Standing up and speaking out: Meet Indigenous people motivated to take action

Think about the last time you saw something happening that you thought was wrong. What did you do? For most people, the easiest thing to do is ... nothing. Which got us wondering, what motivates the people who do take action? This week on Unreserved, you'll meet people who are standing up and speaking out.
Indygo Arscott inspired students to walk out of class, Romeo Saganash used unparliamentary language to express his frustration in the House, and Waneek Horn-Miller fought Kahnawake's controversial "marry out, get out" rule. (CBC/CBC/Waneek Horn-Miller)
Listen to the full episode47:56

Think about the last time you saw something happening that you thought was wrong. What did you do? For most people, the easiest thing to do is ... nothing. Which got us wondering, what motivates the people who do take action? 

This week on Unreserved, you'll meet people who are standing up and speaking out. 

It was the F-bomb heard across the country. In late September, Cree NDP MP Romeo Saganash, shocked fellow members when he stood in the House of Commons and used unparliamentary language. 

Every year offensive Indigenous Halloween costumes are sold at shops across the country, but there's a growing grassroots movement trying to get those costumes pulled from shelves. Lori Brave Rock started a petition demanding Spirit Halloween to remove these costumes from their stories.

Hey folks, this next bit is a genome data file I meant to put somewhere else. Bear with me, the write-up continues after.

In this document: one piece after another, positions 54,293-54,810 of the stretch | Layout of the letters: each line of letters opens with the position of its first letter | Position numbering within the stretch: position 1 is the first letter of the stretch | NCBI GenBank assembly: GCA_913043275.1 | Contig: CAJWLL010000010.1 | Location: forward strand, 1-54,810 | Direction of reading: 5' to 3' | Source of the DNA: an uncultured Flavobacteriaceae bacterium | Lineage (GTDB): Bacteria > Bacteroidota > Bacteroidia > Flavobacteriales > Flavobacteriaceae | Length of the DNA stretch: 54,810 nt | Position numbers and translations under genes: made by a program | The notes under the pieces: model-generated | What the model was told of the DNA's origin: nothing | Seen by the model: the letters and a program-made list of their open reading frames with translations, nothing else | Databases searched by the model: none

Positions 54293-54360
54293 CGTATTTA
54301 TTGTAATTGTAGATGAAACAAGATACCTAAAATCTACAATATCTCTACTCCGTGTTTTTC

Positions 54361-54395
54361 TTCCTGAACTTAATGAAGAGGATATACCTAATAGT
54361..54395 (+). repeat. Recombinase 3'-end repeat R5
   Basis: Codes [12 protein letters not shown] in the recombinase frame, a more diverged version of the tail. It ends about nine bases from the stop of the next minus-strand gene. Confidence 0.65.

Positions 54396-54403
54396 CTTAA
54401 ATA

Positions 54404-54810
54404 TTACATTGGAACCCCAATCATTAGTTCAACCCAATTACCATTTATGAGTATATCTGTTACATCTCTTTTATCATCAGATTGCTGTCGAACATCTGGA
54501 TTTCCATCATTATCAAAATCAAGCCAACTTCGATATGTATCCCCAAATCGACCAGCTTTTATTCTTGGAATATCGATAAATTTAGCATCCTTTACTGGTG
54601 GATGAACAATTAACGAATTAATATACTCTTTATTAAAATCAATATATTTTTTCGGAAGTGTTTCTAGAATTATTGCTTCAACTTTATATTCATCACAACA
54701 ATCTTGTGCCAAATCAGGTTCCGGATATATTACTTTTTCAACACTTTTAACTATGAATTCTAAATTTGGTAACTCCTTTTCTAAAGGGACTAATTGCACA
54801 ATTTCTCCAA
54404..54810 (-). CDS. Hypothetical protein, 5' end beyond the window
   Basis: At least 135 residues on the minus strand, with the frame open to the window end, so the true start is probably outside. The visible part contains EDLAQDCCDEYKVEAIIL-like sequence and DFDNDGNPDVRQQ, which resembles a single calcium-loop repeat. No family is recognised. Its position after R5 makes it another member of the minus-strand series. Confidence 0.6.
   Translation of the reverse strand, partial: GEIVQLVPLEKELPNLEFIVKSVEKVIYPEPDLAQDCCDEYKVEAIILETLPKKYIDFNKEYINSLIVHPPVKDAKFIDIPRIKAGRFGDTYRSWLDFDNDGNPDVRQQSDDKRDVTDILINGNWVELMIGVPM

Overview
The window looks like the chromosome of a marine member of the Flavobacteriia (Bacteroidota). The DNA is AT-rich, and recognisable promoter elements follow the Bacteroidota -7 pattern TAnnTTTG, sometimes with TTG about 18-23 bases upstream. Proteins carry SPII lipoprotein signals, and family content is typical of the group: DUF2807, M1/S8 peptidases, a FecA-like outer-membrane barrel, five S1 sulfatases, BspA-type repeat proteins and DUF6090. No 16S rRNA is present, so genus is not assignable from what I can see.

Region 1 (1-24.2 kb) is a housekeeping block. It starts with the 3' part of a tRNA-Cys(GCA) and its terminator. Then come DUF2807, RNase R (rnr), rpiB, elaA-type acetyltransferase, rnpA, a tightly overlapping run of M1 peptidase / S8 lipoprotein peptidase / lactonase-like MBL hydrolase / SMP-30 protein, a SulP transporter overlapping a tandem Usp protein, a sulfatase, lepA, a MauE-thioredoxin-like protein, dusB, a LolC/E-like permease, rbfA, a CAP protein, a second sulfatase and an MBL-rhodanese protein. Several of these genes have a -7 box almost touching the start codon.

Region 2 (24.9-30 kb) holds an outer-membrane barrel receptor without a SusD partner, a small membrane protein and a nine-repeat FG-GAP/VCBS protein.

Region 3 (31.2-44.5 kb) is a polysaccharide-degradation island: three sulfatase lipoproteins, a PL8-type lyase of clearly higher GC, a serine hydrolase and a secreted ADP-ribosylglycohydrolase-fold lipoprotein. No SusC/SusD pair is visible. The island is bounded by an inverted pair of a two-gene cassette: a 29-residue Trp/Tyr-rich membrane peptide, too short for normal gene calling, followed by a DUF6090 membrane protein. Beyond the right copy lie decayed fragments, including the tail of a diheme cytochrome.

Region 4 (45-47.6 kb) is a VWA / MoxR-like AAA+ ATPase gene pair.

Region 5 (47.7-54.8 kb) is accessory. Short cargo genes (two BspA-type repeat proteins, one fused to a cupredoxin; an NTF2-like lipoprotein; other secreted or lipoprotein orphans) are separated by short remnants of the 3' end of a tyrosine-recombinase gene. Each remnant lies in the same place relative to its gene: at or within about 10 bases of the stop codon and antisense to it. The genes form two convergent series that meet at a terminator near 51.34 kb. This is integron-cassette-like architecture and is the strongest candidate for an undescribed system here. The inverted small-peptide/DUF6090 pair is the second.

Waneek Horn-Miller is a proud Mohawk who grew up in Kahnawake, Que., represented Canada at the Olympics and joined the Oka occupation when she was 14-years-old. She never thought she'd have to stand up against her community's controversial "marry out, get out" rule. But she took that challenge all the way to Quebec Superior Court. And won. 

A billboard in Paw Paw, Michigan is sparking a debate about racist mascot names. Julie Dye worked on the project, and is a member of the Michigan Coalition Against Racism in Sports and Media. They're working to change the names and mascots of 53 school and recreational teams in their state — against a fair amount of resistance. 

16-year old Ojibway, two-spirit student Indygo Arscott was frustrated with the changes to the Ontario sex education and history curriculums. They launched #WeTheStudentsDoNotConsent, which inspired high school and middle school students to walk out of class.

This Week's Playlist: 
Wolf Saga (Michael Alexander/Facebook)

Wolf Saga - Conqueror

William Prince - Breathless